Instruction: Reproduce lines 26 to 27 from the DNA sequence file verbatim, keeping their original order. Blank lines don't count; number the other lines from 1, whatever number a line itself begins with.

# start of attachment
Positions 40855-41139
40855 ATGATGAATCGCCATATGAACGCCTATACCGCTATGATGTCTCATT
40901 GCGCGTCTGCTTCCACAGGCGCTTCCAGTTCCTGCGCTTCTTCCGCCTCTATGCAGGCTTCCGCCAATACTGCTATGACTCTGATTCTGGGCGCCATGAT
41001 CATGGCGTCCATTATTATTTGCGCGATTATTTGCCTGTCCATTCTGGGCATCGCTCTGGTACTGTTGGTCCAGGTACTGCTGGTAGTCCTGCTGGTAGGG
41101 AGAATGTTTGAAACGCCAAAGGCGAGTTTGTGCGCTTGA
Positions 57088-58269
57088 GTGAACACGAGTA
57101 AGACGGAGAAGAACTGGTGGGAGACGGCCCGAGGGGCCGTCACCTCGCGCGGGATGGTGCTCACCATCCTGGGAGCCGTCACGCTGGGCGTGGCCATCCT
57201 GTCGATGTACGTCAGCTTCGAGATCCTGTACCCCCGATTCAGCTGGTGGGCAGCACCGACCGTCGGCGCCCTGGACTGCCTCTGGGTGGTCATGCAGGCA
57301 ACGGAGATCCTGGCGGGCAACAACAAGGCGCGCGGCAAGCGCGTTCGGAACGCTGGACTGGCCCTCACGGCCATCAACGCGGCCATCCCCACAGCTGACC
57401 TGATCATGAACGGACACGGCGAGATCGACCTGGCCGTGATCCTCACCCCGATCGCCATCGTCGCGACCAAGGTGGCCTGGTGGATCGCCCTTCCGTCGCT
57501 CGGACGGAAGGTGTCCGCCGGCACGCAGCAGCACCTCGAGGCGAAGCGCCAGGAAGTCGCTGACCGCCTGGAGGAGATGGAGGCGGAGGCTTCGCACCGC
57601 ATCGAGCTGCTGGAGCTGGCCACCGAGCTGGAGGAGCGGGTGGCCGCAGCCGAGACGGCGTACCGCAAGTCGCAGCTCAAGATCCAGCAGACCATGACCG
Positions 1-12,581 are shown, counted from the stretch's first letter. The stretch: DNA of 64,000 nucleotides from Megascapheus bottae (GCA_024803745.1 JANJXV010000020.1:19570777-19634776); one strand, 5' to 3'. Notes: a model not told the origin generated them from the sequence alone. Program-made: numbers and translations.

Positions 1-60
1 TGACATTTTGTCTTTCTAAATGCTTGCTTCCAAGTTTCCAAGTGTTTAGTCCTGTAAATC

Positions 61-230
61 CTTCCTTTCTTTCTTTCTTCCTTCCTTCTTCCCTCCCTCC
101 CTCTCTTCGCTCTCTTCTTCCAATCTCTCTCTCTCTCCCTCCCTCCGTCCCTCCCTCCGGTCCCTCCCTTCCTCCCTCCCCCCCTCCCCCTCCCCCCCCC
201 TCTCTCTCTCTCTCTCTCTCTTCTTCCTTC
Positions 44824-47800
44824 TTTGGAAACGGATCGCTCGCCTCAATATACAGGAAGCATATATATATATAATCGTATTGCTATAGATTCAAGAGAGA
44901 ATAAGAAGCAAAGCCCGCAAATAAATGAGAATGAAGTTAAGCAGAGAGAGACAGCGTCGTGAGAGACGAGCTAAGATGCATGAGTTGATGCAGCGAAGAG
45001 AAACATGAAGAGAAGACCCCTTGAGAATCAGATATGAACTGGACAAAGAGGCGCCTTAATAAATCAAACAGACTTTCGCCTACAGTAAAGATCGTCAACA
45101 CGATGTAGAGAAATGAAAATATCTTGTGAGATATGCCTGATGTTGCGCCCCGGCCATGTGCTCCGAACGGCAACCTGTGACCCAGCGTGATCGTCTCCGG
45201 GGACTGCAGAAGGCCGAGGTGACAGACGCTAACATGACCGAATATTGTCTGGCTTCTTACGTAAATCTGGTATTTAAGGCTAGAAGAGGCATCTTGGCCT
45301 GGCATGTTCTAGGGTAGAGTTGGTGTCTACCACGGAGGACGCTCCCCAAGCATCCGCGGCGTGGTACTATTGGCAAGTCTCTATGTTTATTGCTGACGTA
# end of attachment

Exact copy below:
45201 GGACTGCAGAAGGCCGAGGTGACAGACGCTAACATGACCGAATATTGTCTGGCTTCTTACGTAAATCTGGTATTTAAGGCTAGAAGAGGCATCTTGGCCT
45301 GGCATGTTCTAGGGTAGAGTTGGTGTCTACCACGGAGGACGCTCCCCAAGCATCCGCGGCGTGGTACTATTGGCAAGTCTCTATGTTTATTGCTGACGTA